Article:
Friday proved to be the day of reckoning for the credit markets.
The October employment statistics confirmed recent signs of strength in the economy and signaled that long-term interest rates have reached a bottom for a while.
It came as no surprise to market players that the figures reflected an economy that remains on a moderate growth path with few upward pressures on inflation, but pockets of strength contained within the figures caught the market off guard.
The Labor Department reported that nonfarm employment gained 177,000 last month, virtually right on top of market expectations. The civilian unemployment rate edged higher to 6.8% in October, from 6.7% in the previous month.
But for the first time in eight months, manufacturing employment increased, gaining 12,000, while the construction industry posted a hefty gain of 30,000 slots. Just as disturbing to the market was an advance in average hourly earnings to $10.92 from $10.87, while average weekly earnings jumped to $376.74 from 373.93, a gain of $2.81.
"The employment report implies that the bull market is over for bonds and that the economy is coming back," said Michael Strauss, chief economist at Yamaichi International Inc.
The gains in manufacturing and construction jobs were consistent with other signs of growth in the sectors, Strauss said.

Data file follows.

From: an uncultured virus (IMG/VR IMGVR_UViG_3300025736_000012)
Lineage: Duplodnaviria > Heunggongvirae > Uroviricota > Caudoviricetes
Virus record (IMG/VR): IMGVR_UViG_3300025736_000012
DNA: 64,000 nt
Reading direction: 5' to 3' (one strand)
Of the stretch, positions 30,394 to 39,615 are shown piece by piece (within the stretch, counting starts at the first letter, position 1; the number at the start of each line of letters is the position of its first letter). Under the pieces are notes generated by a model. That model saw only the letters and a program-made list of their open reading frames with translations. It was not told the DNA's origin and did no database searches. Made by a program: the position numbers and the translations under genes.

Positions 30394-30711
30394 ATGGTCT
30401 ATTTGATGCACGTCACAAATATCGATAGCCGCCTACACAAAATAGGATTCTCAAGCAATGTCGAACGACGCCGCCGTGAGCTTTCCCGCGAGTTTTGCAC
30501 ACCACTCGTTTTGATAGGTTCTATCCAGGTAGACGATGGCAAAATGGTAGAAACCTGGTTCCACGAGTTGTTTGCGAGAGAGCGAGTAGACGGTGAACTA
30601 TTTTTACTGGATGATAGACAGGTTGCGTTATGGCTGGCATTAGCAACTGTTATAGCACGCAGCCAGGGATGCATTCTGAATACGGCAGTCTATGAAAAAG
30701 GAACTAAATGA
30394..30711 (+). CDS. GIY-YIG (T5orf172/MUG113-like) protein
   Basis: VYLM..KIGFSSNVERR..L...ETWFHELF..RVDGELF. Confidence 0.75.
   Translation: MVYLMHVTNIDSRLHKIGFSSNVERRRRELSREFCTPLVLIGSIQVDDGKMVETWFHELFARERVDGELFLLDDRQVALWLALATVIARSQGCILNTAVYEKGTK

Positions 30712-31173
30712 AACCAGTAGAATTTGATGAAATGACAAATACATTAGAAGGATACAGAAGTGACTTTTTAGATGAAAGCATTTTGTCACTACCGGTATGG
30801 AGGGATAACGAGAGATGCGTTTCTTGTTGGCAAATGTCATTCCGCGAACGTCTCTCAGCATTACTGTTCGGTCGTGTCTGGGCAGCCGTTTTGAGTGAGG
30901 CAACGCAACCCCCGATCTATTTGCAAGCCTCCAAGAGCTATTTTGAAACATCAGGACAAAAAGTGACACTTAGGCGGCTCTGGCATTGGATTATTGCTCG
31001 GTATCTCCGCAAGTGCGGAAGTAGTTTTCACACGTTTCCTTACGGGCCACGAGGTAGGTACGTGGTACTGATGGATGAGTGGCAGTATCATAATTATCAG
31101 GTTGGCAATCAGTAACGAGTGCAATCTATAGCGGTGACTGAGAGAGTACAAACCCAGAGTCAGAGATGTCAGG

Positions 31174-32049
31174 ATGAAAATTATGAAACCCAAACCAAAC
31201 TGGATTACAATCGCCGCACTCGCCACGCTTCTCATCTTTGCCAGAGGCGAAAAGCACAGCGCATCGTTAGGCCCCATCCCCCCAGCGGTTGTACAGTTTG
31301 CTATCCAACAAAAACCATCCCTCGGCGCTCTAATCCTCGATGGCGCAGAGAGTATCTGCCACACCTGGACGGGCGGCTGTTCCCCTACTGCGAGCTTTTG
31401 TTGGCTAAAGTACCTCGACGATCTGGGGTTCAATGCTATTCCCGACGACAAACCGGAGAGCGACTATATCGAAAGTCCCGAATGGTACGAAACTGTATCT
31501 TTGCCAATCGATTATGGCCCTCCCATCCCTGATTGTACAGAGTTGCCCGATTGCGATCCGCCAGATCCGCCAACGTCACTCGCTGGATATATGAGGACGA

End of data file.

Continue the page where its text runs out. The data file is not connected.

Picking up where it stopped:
The jobs figures indicate that the low interest rates - which have given various sectors of the economy a boost - are finally translating into stronger job growth, analysts said.
Investors had received a number of signs recently that the U.S. economy is gaining steam and - spooked by widespread forecasts for significantly stronger growth through the end of the year - market players were curious to see where the employment sector fits in.
The jobs release, which provided the market with its first comprehensive view of the economy's performance last month, supported the view that the economy is starting to create jobs and that growth in the fourth quarter of the year will come in around 4%, analysts said.
"It's a done deal that we're above 4% on growth this quarter," Strauss said.
But the question remains just how sustainable that growth will be. The October employment figures confirm that the economy is on a much higher growth path in the second half, but doubt remains whether the trend will continue. Therefore, a near-term change in monetary policy is unlikely.
Most on Wall Street believe that short-term economic growth will accelerate smartly in the fourth quarter and post about 4% GDP growth. The surge in economic activity will probably be due to increased consumer demand and inventory rebuilding, particularly in the auto sector. Growth at 4% is likely to create further selling pressures in the Treasury market, which could push long-term yield levels higher, analysts say.
But long term, market observers cite a number of factors that will tend to hinder any acceleration of economic growth next year. They include uncertainty over upcoming health-care reform and higher taxes, ongoing corporate restructuring, the scaling back in the defense industry, the weak commercial real estate market, and the lack of new and innovative consumer products.
As the debate over the direction of the economy wages, the market is trying to locate a comfort zone where it can tolerate stronger economic growth, said Hugh Johnson, chief investment officer at First Albany Corp.
Johnson said the market is bracing for the prospect of 4% growth or higher in coming months plus government-induced inflation as tax increases and health-care reform take effect.